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Museum of Archaeology and Anthropology


20th century

"I was immediately drawn to this object and its bold repair. So much care and skills have gone into fixing it. The break reminds me of the gourd's fragility. But the intricately stitched scar tells me about its journey of recovery and strength."

Lucie Carreau

Scarred gourd

My fascination for repaired objects started in 2007, in Paris, visiting an exhibition entitled ‘Wounded objects: repairs in Africa' at the Musée du Quai Branly – Jacques Chirac. For the first time, I attended a show that exhibited broken objects for what they were, and placed the spotlight on what most museums would hide: the cracks, splits, and holes. Their breaks were evidence that they were valued.

One of the greatest challenges of ethnographic museums is to make visible the makers and users of the object. Often, historic documentation is limited to the information collectors have passed on to the Museum. Yet, broken and repaired objects offer a glimpse into their use and importance within their communities of origin. These objects may have been heirlooms or essential to perform daily activities. Perhaps they had spiritual or religious purposes, were difficult to make, or the materials hard to acquire. Regardless of the reason behind the repairs, the objects were valued enough for menders to devote to them time, resources, and a great deal of skills and creativity. In so many cases, the broken object acts as a blank canvas for a new object to emerge – one that is adorned by its repair, creating a new dimensionality, balance and dynamics.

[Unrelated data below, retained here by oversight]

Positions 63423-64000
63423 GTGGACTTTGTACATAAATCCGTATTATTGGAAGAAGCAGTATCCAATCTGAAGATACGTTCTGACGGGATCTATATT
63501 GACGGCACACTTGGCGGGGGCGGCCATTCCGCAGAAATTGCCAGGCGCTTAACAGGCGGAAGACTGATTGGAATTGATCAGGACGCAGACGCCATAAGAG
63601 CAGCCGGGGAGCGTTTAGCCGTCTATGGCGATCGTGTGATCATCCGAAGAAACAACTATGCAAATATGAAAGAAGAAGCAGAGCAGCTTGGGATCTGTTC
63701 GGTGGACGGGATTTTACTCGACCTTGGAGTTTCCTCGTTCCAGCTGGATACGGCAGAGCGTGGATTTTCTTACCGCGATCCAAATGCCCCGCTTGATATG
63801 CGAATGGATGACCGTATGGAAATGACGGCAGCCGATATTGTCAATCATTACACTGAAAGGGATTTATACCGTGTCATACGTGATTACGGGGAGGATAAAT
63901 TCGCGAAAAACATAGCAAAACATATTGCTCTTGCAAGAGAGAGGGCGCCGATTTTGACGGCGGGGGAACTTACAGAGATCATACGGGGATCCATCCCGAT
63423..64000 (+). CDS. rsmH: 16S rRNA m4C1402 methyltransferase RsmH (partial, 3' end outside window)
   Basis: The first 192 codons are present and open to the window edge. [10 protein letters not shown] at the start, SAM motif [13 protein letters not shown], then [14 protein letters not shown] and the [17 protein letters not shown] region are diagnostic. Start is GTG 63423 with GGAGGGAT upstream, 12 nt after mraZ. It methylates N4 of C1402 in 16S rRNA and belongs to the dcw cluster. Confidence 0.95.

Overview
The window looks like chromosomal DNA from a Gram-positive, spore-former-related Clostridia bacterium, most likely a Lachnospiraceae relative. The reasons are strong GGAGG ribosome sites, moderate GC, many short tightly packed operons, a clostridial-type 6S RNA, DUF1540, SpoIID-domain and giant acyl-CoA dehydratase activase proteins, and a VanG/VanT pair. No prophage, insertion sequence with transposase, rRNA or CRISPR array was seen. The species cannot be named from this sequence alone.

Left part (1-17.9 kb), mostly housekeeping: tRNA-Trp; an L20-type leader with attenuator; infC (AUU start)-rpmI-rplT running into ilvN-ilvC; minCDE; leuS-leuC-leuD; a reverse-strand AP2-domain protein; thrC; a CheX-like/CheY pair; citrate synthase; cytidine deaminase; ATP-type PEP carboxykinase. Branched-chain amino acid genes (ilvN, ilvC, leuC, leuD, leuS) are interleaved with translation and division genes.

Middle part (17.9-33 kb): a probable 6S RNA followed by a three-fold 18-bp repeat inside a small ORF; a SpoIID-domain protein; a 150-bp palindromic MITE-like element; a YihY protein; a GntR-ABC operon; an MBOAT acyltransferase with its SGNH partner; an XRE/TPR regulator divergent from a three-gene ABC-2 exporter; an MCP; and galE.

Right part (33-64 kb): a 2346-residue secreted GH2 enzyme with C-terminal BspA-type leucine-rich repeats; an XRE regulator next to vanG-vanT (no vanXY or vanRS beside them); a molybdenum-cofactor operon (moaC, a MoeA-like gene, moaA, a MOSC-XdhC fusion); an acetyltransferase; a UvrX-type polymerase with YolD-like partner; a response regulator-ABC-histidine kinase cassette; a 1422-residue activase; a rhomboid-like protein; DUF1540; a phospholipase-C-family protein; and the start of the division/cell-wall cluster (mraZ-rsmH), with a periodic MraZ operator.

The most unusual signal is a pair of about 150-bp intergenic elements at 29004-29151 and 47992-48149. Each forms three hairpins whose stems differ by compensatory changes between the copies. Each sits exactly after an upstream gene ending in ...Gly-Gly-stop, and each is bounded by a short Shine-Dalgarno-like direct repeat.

Repaired objects remind me of what was so nearly lost: these objects were and remain vulnerable. But they also astonish me by their strength and resilience, both born from an enormous amount of care in the past, which our project is dedicated to continuing in the present.

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Lucie Carreau - Collections Team Coordinator (Stores Move)

Lucie Carreau (PhD) is an art historian specialised in Pacific material culture, with a wider and strong interest in the history of collections and historical museum processes. Her role at MAA is to coordinate the move of the collections housed in the external stores to a new facility, supervising the Collections Assistants and trouble-shooting problems arising from the documentation of the collections.

Two million years of human history. One million artefacts. Countless astonishing stories.